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GeForce GTX 550 Ti vs Radeon HD 5870

Intro

The GeForce GTX 550 Ti comes with core clock speeds of 900 MHz on the GPU, and 1026 MHz on the 1024 MB of GDDR5 memory. It features 192 SPUs along with 32 TAUs and 24 ROPs.

Compare those specs to the Radeon HD 5870, which has a GPU core clock speed of 850 MHz, and 1024 MB of GDDR5 RAM running at 1200 MHz through a 256-bit bus. It also is made up of 1600(320x5) SPUs, 80 Texture Address Units, and 32 ROPs.

(No game benchmarks for this combination yet.)

Power Usage and Theoretical Benchmarks

Power Consumption (Max TDP)

GeForce GTX 550 Ti 116 Watts
Radeon HD 5870 188 Watts
Difference: 72 Watts (62%)

Memory Bandwidth

Performance-wise, the Radeon HD 5870 should in theory be quite a bit better than the GeForce GTX 550 Ti in general. (explain)

Radeon HD 5870 153600 MB/sec
GeForce GTX 550 Ti 98496 MB/sec
Difference: 55104 (56%)

Texel Rate

The Radeon HD 5870 will be a lot (approximately 136%) faster with regards to anisotropic filtering than the GeForce GTX 550 Ti. (explain)

Radeon HD 5870 68000 Mtexels/sec
GeForce GTX 550 Ti 28800 Mtexels/sec
Difference: 39200 (136%)

Pixel Rate

If using high levels of AA is important to you, then the Radeon HD 5870 is superior to the GeForce GTX 550 Ti, by far. (explain)

Radeon HD 5870 27200 Mpixels/sec
GeForce GTX 550 Ti 21600 Mpixels/sec
Difference: 5600 (26%)

Please note that the above 'benchmarks' are all just theoretical - the results were calculated based on the card's specifications, and real-world performance may (and probably will) vary at least a bit.

Price Comparison

GeForce GTX 550 Ti

Amazon.com

Radeon HD 5870

Amazon.com

Please note that the price comparisons are based on search keywords - sometimes it might show cards with very similar names that are not exactly the same as the one chosen in the comparison. We do try to filter out the wrong results as best we can, though.

Specifications

Model GeForce GTX 550 Ti Radeon HD 5870
Manufacturer nVidia AMD
Year March 2011 September 23, 2009
Code Name GF116 Cypress XT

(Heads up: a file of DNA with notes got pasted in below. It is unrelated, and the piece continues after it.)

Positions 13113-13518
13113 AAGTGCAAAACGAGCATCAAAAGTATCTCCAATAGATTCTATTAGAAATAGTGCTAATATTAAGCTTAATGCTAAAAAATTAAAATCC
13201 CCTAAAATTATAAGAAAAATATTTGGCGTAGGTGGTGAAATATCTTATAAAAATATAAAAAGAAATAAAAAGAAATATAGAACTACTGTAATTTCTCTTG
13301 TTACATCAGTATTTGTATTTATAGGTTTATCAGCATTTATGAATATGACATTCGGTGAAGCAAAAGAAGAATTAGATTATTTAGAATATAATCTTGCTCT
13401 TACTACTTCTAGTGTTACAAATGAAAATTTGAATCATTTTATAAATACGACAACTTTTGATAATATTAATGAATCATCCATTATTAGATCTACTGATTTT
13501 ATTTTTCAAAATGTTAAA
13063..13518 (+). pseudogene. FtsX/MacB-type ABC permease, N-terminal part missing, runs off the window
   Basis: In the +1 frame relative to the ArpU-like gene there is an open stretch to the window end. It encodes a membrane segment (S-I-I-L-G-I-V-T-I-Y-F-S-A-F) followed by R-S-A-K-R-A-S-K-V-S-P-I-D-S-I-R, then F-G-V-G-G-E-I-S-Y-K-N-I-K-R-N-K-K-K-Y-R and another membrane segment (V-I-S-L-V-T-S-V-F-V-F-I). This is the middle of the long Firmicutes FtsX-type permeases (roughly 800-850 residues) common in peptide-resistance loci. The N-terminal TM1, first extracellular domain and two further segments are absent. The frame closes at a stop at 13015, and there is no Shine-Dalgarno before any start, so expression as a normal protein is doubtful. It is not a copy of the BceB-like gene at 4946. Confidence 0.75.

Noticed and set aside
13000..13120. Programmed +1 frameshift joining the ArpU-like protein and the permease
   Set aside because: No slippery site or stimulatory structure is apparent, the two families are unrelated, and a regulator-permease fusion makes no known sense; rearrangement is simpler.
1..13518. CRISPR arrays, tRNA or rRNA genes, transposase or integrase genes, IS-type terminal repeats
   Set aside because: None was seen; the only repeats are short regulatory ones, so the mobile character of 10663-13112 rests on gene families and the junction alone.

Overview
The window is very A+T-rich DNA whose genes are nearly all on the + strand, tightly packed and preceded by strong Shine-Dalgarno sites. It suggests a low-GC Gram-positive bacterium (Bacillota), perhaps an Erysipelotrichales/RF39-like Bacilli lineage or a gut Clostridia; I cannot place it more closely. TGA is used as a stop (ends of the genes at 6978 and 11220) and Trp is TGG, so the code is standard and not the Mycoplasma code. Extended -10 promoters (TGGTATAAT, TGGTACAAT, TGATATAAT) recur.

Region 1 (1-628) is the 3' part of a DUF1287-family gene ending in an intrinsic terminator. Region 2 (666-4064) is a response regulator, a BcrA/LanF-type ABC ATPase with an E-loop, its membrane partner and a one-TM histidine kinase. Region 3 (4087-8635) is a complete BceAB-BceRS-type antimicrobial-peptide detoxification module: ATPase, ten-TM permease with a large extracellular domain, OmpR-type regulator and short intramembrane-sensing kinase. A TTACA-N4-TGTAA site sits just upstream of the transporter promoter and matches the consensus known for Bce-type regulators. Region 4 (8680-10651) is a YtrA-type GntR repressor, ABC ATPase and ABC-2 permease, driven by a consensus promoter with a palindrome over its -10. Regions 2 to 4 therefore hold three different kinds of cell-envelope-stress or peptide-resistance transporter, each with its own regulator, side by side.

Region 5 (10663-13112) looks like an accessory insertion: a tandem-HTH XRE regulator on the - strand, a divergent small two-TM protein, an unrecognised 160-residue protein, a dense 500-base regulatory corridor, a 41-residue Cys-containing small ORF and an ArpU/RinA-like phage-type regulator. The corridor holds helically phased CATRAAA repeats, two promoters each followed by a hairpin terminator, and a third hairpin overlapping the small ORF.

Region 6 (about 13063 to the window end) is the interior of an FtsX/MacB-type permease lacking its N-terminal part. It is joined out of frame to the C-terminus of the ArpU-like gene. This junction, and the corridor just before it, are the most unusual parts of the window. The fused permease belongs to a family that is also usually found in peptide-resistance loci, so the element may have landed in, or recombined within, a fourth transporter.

Fab Process 40 nm 40 nm
Bus PCIe 2.1 x16 PCIe 2.1 x16
Memory 1024 MB 1024 MB
Core Speed 900 MHz 850 MHz
Shader Speed 1800 MHz (N/A) MHz
Memory Speed 1026 MHz (4104 MHz effective) 1200 MHz (4800 MHz effective)
Unified Shaders 192 1600(320x5)
Texture Mapping Units 32 80
Render Output Units 24 32
Bus Type GDDR5 GDDR5
Bus Width 192-bit 256-bit
DirectX Version DirectX 11 DirectX 11
OpenGL Version OpenGL 4.1 OpenGL 3.2
Power (Max TDP) 116 watts 188 watts
Shader Model 5.0 5.0
Bandwidth 98496 MB/sec 153600 MB/sec
Texel Rate 28800 Mtexels/sec 68000 Mtexels/sec
Pixel Rate 21600 Mpixels/sec 27200 Mpixels/sec

Memory Bandwidth: Memory bandwidth is the max amount of information (in units of megabytes per second) that can be transported past the external memory interface within a second. It is worked out by multiplying the interface width by its memory speed. If the card has DDR RAM, the result should be multiplied by 2 again. If it uses DDR5, multiply by 4 instead. The better the card's memory bandwidth, the faster the card will be in general. It especially helps with AA, High Dynamic Range and higher screen resolutions.

Texel Rate: Texel rate is the maximum texture map elements (texels) that are applied in one second. This is calculated by multiplying the total texture units by the core speed of the chip. The higher this number, the better the card will be at handling texture filtering (anisotropic filtering - AF). It is measured in millions of texels applied per second.

Pixel Rate: Pixel rate is the maximum number of pixels the graphics card can possibly write to the local memory in a second - measured in millions of pixels per second. The figure is calculated by multiplying the amount of Raster Operations Pipelines by the the card's clock speed. ROPs (Raster Operations Pipelines - sometimes also referred to as Render Output Units) are responsible for filling the screen with pixels (the image). The actual pixel rate also depends on lots of other factors, most notably the memory bandwidth - the lower the memory bandwidth is, the lower the potential to reach the max fill rate.

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